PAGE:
CHART WEEK – Part 4: Rushing Offense

Courtesy ESPN

More CHARTS! As a reminder, we’ve aggregated our weekly Film Study charts for the full 2016 season, and each day this week, we will use a few of those charts to learn something about what happened in 2016 and what might happen in 2017.

We’ve already covered the pass rush, passing offense, and passing defense.  We’ll cover the rushing offense today before CHARTING our way through tackling and rush defense tomorrow.

While Indiana produced a 1,000 yard rusher for the third consecutive season, the running game had some struggles.  Gone were current-NFL players Tevin Coleman and Jordan Howard as well as tackle Jason Spriggs.  Dimitric Camiel missed most of the season. Dan Feeney battled injury and played out of position due to the Camiel injury.

Despite these offensive line woes, it was clear there was a running back drop-off from the previous seasons.   It wasn’t only the transition at starter over the years from Coleman to Howard to Redding, but depth was also an issue that we will touch on later.

Devine Redding was a fine Big Ten running back.  Hopefully he will be drafted late, but at a minimum he will be in a NFL training camp.   However, the talent drop from Coleman and Howard was evident.

Tevin Coleman was fantastic as a Hoosier averaging an out-worldly 10.5 highlight yards per opportunity over his final 2 seasons.  That measures his ability to bust large runs.  Jordan Howard didn’t have that big play ability, but was great at moving the chains.  Everyone remembers his ability to gain the extra yard or two.  That reflects his high success rate.

While Devine Redding’s big play potential was similar to Howard, his success rate was far lower.  He was unable to move the chains as well as his predecessors.

That’s not a knock on Redding as much as evidence of how blessed Indiana was with Coleman and Howard.   But it is worth mentioning that the potential from Indiana’s leading back was certainly lower than other seasons in the Wilson era and affected the running game.

Having said that, I’m of the opinion that Indiana would have been in a better place had Redding returned for his senior season.  Even if Camion Patrick cut heavily into his carries, he provided a steady presence at back.  Patrick has the potential to run for a lot of yards this upcoming season, more than any back in a recent season not named Coleman. But aside from a handful of Wildcat plays in 2016, he’s never actually played running back in the B1G,  and behind him are a lot of unknowns.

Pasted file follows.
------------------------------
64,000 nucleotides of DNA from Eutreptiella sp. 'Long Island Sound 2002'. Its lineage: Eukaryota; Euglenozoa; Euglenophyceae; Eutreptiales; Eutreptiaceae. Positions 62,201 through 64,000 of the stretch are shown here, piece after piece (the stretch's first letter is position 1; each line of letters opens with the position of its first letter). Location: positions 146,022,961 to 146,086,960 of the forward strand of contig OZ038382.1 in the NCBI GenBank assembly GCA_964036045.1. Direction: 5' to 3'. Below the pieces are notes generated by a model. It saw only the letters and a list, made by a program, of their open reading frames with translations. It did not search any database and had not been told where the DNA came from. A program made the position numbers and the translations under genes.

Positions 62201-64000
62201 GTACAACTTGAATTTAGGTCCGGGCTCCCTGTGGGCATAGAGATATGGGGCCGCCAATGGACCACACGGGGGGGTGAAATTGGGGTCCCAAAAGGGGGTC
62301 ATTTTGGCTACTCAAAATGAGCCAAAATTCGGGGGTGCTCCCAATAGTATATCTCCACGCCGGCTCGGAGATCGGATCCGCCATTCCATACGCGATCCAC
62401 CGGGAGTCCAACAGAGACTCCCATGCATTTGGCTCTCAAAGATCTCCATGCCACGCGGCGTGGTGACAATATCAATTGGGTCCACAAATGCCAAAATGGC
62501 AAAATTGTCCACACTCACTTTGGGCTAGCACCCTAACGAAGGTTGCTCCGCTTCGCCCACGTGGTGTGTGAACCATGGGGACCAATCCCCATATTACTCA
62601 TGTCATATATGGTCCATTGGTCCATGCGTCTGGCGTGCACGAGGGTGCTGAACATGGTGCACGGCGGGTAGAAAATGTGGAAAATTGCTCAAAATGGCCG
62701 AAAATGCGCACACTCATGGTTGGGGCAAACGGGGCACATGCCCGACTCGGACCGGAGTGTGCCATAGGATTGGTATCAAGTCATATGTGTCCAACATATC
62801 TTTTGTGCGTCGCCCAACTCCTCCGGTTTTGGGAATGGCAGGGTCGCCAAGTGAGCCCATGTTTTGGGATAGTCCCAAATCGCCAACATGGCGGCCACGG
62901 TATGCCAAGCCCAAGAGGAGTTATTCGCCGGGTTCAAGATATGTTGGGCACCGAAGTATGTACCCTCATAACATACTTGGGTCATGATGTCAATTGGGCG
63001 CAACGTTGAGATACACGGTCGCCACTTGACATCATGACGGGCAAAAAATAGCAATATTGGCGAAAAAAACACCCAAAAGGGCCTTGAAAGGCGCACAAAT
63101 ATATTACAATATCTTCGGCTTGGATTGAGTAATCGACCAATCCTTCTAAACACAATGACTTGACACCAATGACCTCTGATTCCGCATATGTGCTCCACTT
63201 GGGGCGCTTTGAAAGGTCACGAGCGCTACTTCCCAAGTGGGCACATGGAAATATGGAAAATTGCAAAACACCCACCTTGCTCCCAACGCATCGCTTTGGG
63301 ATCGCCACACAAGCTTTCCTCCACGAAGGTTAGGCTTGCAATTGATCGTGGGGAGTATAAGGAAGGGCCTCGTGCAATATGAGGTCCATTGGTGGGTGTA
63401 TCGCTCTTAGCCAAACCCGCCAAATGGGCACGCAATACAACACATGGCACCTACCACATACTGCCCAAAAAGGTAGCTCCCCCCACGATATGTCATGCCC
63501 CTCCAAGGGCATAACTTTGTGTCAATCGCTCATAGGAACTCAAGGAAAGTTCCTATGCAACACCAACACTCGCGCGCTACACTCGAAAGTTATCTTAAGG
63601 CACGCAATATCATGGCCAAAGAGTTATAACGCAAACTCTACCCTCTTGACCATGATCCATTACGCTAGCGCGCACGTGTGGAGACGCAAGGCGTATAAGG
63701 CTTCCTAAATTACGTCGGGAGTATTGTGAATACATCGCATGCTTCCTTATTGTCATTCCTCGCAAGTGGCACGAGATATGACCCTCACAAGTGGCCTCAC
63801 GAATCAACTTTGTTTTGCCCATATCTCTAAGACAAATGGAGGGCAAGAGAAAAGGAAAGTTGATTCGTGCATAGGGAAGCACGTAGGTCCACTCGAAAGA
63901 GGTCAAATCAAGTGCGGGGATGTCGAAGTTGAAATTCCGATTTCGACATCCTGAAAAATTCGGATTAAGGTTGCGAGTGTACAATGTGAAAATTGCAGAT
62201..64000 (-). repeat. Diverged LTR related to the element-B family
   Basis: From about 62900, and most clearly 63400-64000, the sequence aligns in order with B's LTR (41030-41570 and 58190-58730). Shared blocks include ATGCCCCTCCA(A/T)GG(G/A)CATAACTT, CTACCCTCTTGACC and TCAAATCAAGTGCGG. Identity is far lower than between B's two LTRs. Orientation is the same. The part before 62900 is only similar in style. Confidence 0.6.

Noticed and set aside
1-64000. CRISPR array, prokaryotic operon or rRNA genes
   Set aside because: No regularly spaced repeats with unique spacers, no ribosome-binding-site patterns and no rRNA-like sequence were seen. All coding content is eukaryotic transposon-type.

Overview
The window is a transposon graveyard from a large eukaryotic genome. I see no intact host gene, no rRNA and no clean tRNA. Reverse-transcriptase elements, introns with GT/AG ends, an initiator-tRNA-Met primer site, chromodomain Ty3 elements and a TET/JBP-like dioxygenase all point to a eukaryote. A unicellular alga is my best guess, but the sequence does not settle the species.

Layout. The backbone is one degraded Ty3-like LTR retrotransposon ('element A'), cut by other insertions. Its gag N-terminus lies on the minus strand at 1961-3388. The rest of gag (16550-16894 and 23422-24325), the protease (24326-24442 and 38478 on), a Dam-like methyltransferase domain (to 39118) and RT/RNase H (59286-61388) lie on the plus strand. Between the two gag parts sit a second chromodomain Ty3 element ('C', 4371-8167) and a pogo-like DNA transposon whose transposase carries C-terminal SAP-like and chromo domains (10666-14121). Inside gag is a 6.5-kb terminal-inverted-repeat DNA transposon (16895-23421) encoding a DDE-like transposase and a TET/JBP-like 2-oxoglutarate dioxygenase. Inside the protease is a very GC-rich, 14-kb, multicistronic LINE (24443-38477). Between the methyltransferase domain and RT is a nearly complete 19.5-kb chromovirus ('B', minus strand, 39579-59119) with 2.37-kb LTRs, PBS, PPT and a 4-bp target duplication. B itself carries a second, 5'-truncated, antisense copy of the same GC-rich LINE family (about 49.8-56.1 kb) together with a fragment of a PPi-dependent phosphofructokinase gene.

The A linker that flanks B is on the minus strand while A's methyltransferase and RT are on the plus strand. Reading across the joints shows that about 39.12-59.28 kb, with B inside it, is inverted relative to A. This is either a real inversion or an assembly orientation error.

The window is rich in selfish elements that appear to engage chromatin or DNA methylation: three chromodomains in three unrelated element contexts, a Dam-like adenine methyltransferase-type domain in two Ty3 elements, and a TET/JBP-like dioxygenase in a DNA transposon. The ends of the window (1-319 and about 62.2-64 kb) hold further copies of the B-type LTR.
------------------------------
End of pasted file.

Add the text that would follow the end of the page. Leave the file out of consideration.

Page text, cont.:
Tyler Natee was 2nd on the team in carries, but had the lowest opportunity rate, meaning the percent of carries going for 5+ yards, on the team at 27%.  His highlight yards per opportunity was higher than you would expect, but still pedestrian.  However, 7 of his 16 highlight opportunities occurred during the Bacon N Legs debut against Maryland.  Excluding that game,his highlight yards per opportunity drops from 3.4 to 2.1.  That isn’t to say that Natee wasn’t effective.  When you think of the big fella, explosiveness doesn’t immediately come to mind.  Instead he had one of the better success rates on the team, slightly better than Devine Redding.  On a distance-to-go of 3 or less, Natee converted 67% of these for a first down.1  Hopefully DeBord will utilize Natee’s interesting skill set this fall.

Devonte Williams was next on the team in carries, but didn’t do a lot with them.  He had a low success rate, his highlight yards per opportunity was subpar, and his fumble rate was high.  I’d expect him to be 3rd or 4th on the depth chart although as I mentioned on Tuesday, he could factor in the passing game.

Mike Majette flashed his explosiveness in limited time prior to his season-ending injury.  His success rate was abysmal and he gained no yards or lost yards on 28% of his carries.  His highlight opportunity rate was also average, but he is explosive when he gets into space.  His highlight yards per opportunity was the highest among running backs and even better than the 5.0 he averaged as a freshman.  If he’s healthy, he should finish the season with the 2nd most carries.

Outside of the main guys, Ricky Brookins had a high success rate and should get his number called in case of injuries.  Cole Gest only received 10 carries prior to injury so the sample size is way to small to make any conclusions.  I’d expect him to battle Williams for carries this fall.

As a team, Indiana should be able to replicate the production of Devine Redding.  Ideally, Camion Patrick breaks out as the lead back, Tyler Natee or newcomer Morgan Ellison provides short-yardage efficiency, and at least one of Majette, Williams, or Gest brings a high level of explosiveness to the backfield.  While Indiana likely won’t reach the rushing successes of the 2014 and 2015 seasons, the Hoosiers could easily surpass their 2016 production.